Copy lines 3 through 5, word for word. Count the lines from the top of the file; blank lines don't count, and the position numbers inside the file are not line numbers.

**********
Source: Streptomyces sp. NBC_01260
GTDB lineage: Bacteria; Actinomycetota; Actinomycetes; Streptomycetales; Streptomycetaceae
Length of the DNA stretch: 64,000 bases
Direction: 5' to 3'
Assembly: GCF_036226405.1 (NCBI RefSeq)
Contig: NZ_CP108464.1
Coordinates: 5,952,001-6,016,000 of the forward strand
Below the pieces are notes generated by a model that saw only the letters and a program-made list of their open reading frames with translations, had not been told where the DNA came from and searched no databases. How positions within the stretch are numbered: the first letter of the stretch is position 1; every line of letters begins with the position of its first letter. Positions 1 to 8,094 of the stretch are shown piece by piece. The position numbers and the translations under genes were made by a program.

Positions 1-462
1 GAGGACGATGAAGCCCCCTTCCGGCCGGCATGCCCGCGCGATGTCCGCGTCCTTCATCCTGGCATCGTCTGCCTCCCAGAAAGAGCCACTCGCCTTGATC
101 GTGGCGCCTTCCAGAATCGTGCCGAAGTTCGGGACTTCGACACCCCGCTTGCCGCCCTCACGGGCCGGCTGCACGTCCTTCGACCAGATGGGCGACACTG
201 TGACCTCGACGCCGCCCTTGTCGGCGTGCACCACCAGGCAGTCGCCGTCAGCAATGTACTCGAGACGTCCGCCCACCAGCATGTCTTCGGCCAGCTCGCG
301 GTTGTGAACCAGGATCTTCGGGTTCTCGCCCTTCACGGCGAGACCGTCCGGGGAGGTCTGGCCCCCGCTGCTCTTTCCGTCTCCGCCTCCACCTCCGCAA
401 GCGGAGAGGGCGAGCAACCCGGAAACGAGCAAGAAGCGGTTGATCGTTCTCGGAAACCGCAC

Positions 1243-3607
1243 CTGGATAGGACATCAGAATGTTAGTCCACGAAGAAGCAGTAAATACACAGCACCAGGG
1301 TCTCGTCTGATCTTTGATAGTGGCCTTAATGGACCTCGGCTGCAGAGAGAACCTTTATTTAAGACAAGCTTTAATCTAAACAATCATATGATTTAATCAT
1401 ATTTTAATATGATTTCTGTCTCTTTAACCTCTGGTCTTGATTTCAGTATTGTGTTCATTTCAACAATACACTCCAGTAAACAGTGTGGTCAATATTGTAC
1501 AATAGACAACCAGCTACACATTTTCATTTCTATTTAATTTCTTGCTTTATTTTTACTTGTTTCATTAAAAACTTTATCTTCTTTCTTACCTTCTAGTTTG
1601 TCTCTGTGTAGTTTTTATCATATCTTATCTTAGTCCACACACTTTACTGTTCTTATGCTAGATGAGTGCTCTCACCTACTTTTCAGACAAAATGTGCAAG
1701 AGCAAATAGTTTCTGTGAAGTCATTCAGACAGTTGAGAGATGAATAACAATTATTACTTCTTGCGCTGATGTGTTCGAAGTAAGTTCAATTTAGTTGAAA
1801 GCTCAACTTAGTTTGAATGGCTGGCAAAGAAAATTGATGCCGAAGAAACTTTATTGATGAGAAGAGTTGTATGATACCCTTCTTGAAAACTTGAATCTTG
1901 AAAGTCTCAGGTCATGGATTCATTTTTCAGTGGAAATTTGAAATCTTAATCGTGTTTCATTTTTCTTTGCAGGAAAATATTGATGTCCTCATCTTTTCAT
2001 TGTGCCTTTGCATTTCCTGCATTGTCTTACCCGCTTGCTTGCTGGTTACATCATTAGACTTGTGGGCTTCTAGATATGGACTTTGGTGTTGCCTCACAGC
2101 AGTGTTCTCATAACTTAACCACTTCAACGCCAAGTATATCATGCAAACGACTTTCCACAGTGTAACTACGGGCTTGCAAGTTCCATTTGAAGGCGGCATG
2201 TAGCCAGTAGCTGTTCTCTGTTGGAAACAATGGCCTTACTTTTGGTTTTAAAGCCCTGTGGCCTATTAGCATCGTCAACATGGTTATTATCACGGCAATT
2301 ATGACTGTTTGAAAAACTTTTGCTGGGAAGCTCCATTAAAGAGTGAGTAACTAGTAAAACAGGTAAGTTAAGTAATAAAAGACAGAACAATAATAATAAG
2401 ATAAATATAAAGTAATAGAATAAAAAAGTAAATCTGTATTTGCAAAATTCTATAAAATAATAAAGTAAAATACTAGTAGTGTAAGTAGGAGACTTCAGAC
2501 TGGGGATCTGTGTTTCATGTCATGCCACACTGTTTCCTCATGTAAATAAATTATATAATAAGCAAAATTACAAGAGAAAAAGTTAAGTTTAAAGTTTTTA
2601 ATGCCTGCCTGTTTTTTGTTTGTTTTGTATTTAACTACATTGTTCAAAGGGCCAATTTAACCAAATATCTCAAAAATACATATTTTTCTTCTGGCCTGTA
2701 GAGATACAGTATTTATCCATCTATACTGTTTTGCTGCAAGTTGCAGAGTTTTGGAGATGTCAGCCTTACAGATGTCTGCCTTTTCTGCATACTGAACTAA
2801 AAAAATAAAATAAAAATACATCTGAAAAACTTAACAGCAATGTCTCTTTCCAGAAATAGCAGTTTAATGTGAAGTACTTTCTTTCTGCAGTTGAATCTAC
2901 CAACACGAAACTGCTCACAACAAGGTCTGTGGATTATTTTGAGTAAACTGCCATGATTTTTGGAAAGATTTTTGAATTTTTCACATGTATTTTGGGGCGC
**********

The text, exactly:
Length of the DNA stretch: 64,000 bases
Direction: 5' to 3'
Assembly: GCF_036226405.1 (NCBI RefSeq)